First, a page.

سوپر مارکت ها ، درآمد کشاورزی خانوار و فقر : بینش هایی از کنیا
|کد مقاله||سال انتشار||مقاله انگلیسی||ترجمه فارسی||تعداد کلمات|
|3009||2011||13 صفحه PDF||سفارش دهید||9075 کلمه|
Publisher : Elsevier - Science Direct (الزویر - ساینس دایرکت)
Journal : World Development, Volume 39, Issue 5, May 2011, Pages 784–796
The expansion of supermarkets in developing countries may have important implications for poverty and rural development. While previous studies have compared farm profits between participants and non-participants in supermarket channels, wider income effects have hardly been analyzed. Moreover, most existing studies do not account for structural differences between the two groups. We address these issues by using endogenous switching regression and building on a survey of vegetable farmers in Kenya. Participation in supermarket channels is associated with a 48% gain in average household income, which also contributes to poverty reduction. To realize these benefits on a larger scale will require institutional support.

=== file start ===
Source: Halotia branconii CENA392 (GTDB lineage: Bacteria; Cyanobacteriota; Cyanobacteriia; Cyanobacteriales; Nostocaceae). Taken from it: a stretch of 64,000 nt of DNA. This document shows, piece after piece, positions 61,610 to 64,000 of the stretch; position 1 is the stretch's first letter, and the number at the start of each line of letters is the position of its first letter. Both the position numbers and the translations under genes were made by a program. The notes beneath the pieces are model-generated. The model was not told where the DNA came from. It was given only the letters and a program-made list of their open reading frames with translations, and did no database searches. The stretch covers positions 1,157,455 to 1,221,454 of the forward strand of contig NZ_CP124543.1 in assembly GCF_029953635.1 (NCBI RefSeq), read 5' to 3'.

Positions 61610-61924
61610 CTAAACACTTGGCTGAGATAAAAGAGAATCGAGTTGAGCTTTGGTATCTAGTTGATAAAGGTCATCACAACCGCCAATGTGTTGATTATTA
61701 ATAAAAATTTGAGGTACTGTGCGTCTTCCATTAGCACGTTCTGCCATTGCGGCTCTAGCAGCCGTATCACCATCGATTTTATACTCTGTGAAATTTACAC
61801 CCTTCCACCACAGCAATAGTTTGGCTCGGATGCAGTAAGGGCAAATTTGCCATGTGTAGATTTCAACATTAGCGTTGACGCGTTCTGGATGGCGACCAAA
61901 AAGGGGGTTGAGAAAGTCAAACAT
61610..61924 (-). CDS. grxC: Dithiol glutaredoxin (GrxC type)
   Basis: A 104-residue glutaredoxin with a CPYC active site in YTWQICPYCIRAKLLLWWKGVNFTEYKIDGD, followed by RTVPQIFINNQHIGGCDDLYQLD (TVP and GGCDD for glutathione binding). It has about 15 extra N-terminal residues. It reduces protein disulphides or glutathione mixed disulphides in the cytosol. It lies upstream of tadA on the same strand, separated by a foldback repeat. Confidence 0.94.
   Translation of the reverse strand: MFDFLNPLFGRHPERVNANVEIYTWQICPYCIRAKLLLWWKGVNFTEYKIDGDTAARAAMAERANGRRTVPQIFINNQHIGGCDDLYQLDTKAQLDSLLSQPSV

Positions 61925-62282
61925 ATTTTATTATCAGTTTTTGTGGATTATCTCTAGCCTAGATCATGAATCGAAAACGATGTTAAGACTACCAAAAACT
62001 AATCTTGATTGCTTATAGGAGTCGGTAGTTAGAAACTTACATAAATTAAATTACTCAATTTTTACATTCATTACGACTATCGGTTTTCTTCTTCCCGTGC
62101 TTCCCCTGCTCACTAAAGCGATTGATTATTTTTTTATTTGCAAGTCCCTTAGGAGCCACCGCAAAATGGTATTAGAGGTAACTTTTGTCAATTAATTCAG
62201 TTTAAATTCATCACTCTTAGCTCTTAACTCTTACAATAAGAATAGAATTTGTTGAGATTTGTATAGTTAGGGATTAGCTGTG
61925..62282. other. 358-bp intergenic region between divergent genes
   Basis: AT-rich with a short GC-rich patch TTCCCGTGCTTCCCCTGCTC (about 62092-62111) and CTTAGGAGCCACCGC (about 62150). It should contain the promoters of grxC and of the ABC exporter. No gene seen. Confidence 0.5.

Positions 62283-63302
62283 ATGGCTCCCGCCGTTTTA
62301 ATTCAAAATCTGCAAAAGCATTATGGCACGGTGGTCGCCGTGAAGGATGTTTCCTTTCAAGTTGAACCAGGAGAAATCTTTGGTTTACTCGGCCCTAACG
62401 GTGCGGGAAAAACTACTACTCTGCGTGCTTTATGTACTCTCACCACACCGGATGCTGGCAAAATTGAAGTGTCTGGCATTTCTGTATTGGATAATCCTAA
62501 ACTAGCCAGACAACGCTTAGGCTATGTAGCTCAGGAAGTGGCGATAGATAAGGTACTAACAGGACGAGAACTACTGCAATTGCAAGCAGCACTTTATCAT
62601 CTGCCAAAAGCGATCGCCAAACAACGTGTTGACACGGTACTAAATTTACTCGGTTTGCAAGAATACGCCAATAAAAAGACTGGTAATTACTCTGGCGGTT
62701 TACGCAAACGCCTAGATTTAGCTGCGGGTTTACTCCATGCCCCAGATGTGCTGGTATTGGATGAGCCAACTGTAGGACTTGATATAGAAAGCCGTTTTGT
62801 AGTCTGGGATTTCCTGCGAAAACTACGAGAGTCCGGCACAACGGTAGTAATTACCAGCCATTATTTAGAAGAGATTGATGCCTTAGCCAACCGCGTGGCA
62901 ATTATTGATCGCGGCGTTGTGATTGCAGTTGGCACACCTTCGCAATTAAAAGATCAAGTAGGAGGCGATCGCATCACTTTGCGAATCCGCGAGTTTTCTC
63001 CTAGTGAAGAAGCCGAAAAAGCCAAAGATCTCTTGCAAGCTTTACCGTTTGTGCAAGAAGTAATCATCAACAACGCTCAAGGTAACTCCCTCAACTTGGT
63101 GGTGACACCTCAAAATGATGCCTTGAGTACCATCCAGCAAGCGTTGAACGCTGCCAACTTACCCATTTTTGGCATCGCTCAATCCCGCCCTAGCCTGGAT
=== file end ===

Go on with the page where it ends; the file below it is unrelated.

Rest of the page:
The share of supermarkets in developing country food retailing has increased significantly in the recent past (Mergenthaler et al., 2009, Neven et al., 2006 and Reardon et al., 2003). This is affecting food consumers, but it also has far-reaching consequences for agricultural producers, because supermarket procurement channels are more integrated than traditional supply chains and have higher requirements in terms of product quality and consistency. Especially for perishable products, supermarket procurement often involves contractual arrangements with farmers. From a development policy perspective, it is particularly important to understand how poor rural households are affected. For farmers, participation in supermarket channels might be associated with market assurance as well as stability in volumes and prices, potentially entailing rising incomes. However, technical constraints and market imperfections might also lead to smallholder exclusion, which could result in increasing disparities and marginalization. There is a growing body of literature analyzing such aspects in various developing countries (e.g., Neven and Reardon, 2004, Pingali et al., 2007 and Reardon et al., 2009). Different studies have examined determinants of farmer participation in supermarket channels (Hernandez et al., 2007, Moustier et al., 2009 and Neven et al., 2009). There are also a few studies that have tried to assess economic effects by comparing gross margins for specific crops that are either supplied to supermarkets or traditional channels (Hernandez et al., 2007 and Neven et al., 2009). While such comparisons may provide an indication of income effects, differences cannot be interpreted as net impacts of supermarket participation, because there may be other factors influencing the outcome that are not controlled for. Furthermore, simple gross margin analysis does not account for possible resource reallocation between different economic activities within the household occasioned by supermarket participation. To our knowledge, there are no previous studies that have looked more comprehensively into the impacts of supermarkets on household income and implications for poverty, as we do in this article. A related strain of literature focuses on modernizing export supply chains for high-value foods and the increasing role of standards in international trade (Asfaw et al., 2009, Asfaw et al., 2010, Bolwig et al., 2009, Maertens and Swinnen, 2009, Minten et al., 2009, Miyata et al., 2009, Warning and Key, 2002 and Wollni and Zeller, 2007). Some of these studies also look at income and poverty effects in the small farm sector, mostly building on standard treatment models that account for non-random sample selection. This strain of literature is very relevant for our work, because the conditions in high-value export chains are often similar to those in supermarket channels. However, standard treatment models assume uniform impacts across different groups, whereas recent evidence suggests that there may be systematic differences between farmers supplying supermarkets and their counterparts in traditional channels (Hernandez et al., 2007 and Neven et al., 2009). Household income structures are therefore likely to differ systematically, especially if participation in supermarket channels is determined by the same factors that affect income. In that case, assuming uniform impacts conceals inherent interaction between market channel choice and other factors influencing income, potentially leading to spurious conclusions. We address these issues by using an endogenous switching regression model that treats marketing channels as regimes and thus allows for structural differences in income functions between farmers supplying supermarkets and traditional channels. Similar models have been used in other studies related to agriculture (e.g., Fuglie & Bosch, 1995), including for production function estimates in the context of supermarket developments (Hernandez et al., 2007). We refine and extend the approach such that net household income and poverty effects of supermarket participation can be estimated. The empirical research builds on primary household level data from a survey of vegetable farmers in central Kenya. Even though the overall share of supermarkets in vegetable retailing is still relatively small in Kenya, it is increasing rapidly (Neven & Reardon, 2004). Similar trends are also observed in other countries of Africa. Since many African smallholders are involved in horticultural production, there may be important effects for rural welfare and poverty. The article proceeds as follows. In the next section, we present the analytical framework and estimation procedure. In Section 3, we describe the data and undertake some descriptive analyzes, while in Section 4 we present and discuss the estimation results. Section 5 concludes.